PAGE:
Recovery Act - Development of Composite Refractory Materials with Radiant Barriers to Improve the Thermal Efficiency of Kiln Operations

Award Information
Agency:
Department of Energy
Branch
n/a
Amount:
$149,938.00
Award Year:
2010
Program:
SBIR
Phase:
Phase I
Contract:
02-10ER85668
Award Id:
99630
Agency Tracking Number:
92619
Solicitation Year:
n/a
Solicitation Topic Code:
09 a
Solicitation Number:
n/a
Small Business Information
200 Yellow Place, Rockledge, FL, 32955
Hubzone Owned:
N
Minority Owned:
N
Woman Owned:
N
Duns:
175302579
Principal Investigator:
Alan Brothers
Dr.
(321) 631-3550
abrothers@mainstream-engr.com
Business Contact:
Michael Rizzo
Dr.
(321) 631-3550
mar@mainstream-engr.com
Research Institution:
n/a
Abstract
Cement manufacturing processes run at an average 34% efficiency. With rising fuel costs and stricter laws on plant emissions, cement manufacturers need to operate more efficiently. Due to the sheer size of the cement industry, small improvements in efficiency have drastic results on the global scale. Mainstream proposes an innovative solution for recovering significant energy losses by developing a radiant barrier of reflective material to retain radiant heat. These losses accounts for 10% of the overall heat input, and current refractory materials do little to retain radiant heat. Mainstream has developed a portable method to apply a unique reflective coating thereby reducing energy loss and increasing the maintenance interval. This coating can be applied during the scheduled annual kiln outages (for repair and maintenance). The proposed patentable solution described completely in the proprietary proposal has an economic payback of 16 weeks and conservatively results in 18,000,000 MJ of energy saved annually which translates into an annual reduction of 620,000 metric tons of CO2 emissions. In Phase I, Mainstream will demonstrate a portable system to adhere a high temperature reflective coating onto existing refractory ceramics. This composite material will be extensively tested for bond strength, durability and sustained reflectivity. The feasibility of installing this composite material in the field will be demonstrated. The follow-on Phase II effort will optimize the application for different sections of the kiln, explore additional techniques to further extend the life of the coated refractory material, and perform extensive thermal shock and material life testing. Commercial Applications and Other Benefits: By focusing on a field-applied approach, the commercial opportunities for this proposed system are significant. Mainstream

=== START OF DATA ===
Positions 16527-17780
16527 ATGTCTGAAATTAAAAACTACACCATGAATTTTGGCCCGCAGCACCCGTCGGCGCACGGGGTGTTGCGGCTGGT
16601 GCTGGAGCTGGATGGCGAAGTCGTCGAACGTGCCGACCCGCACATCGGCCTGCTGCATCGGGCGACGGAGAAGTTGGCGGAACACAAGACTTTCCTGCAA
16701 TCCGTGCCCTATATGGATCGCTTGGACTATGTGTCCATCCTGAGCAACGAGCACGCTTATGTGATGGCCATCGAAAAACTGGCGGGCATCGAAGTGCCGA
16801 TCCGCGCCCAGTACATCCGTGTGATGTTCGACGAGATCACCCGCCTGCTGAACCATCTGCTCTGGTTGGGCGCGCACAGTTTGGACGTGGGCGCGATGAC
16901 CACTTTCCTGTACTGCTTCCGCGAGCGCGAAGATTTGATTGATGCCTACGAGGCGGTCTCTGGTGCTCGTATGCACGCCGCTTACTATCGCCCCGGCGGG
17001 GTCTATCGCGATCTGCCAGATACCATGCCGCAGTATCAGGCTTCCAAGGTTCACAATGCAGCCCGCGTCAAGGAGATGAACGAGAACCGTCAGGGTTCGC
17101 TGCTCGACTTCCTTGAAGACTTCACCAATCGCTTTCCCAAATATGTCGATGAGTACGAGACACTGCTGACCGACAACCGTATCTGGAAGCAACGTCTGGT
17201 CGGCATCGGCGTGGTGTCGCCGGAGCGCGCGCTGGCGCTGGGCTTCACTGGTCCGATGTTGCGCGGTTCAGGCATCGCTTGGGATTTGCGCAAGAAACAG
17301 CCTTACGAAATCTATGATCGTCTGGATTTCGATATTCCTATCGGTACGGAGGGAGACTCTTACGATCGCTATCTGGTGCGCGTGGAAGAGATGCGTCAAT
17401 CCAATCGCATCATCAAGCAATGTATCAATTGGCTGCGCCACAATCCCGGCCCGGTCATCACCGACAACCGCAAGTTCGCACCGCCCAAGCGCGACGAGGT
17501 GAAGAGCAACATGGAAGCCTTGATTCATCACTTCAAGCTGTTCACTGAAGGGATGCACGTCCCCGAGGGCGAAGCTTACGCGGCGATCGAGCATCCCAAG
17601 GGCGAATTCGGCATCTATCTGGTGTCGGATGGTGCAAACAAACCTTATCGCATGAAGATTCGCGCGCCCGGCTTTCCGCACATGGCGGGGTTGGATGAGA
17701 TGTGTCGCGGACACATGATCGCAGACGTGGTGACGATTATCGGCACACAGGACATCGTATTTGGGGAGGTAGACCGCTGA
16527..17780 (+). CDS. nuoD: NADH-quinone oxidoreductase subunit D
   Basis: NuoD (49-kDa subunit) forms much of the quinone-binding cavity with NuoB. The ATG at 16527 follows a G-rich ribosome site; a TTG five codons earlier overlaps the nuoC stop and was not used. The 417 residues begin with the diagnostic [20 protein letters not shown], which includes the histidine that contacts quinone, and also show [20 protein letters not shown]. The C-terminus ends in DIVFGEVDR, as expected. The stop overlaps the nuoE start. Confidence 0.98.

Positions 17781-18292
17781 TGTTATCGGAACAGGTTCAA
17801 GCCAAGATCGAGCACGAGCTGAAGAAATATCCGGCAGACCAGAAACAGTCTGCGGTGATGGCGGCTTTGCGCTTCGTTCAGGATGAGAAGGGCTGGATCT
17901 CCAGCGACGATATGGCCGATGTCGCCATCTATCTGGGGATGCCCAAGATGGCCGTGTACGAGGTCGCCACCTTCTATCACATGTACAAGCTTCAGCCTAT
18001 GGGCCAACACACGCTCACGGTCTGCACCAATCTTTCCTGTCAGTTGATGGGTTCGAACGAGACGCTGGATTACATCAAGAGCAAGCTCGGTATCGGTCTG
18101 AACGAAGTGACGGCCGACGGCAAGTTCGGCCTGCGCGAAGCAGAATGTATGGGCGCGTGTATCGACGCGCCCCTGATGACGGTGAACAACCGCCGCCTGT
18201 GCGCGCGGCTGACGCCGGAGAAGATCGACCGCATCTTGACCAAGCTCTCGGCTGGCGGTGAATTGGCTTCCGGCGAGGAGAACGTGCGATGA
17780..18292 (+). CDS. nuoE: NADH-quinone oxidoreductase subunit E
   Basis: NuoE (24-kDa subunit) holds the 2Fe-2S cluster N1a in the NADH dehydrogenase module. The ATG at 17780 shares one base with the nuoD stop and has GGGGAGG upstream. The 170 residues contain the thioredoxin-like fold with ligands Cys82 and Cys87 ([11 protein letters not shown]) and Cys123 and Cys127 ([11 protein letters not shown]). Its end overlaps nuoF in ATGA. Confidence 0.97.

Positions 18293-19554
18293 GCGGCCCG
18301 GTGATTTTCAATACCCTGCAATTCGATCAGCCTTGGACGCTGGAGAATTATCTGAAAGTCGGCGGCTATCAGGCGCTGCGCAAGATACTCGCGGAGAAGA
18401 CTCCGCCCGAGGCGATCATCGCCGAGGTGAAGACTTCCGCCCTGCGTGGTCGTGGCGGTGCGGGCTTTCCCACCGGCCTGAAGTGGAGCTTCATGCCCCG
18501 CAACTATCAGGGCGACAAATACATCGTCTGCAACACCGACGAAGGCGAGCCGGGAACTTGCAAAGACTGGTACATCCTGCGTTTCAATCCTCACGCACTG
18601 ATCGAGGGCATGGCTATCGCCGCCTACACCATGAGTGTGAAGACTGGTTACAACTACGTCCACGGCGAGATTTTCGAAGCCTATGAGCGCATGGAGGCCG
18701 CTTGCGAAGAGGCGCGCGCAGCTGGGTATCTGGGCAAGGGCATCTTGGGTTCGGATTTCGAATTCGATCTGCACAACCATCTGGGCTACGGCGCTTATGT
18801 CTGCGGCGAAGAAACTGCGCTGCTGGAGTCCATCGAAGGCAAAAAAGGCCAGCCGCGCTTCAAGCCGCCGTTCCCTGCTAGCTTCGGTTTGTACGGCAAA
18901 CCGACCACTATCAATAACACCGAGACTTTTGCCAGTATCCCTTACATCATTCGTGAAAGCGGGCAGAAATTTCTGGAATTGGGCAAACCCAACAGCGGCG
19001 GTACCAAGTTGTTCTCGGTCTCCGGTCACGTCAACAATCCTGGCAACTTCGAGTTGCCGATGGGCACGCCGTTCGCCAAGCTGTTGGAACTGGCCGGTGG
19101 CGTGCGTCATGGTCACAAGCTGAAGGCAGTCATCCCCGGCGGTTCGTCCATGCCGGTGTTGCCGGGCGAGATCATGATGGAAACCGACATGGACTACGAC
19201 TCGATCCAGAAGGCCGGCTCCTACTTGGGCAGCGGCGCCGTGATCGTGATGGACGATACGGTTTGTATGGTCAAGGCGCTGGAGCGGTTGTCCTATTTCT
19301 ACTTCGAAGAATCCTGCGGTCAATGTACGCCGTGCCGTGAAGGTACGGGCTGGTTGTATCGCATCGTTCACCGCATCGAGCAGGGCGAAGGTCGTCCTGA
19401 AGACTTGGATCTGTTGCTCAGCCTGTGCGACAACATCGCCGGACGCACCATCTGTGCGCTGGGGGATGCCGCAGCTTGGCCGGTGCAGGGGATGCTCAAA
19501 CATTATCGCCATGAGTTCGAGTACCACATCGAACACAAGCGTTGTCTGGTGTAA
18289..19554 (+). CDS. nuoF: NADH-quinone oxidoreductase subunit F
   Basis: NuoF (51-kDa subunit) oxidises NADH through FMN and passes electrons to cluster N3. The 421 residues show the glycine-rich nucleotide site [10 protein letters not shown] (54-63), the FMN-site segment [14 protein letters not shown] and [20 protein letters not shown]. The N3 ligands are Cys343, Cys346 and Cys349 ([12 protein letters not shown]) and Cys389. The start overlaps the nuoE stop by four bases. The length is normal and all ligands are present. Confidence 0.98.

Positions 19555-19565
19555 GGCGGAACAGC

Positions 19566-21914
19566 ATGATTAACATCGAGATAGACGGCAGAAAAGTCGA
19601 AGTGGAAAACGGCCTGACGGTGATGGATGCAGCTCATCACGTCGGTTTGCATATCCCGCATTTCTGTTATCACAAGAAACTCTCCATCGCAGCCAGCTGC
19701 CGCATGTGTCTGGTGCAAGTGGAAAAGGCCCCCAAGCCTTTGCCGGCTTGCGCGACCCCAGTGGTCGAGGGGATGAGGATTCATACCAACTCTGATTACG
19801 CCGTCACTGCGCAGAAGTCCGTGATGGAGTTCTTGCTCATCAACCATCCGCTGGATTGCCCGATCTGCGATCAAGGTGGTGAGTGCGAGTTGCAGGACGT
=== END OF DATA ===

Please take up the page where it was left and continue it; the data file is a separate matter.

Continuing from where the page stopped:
* information listed above is at the time of submission.

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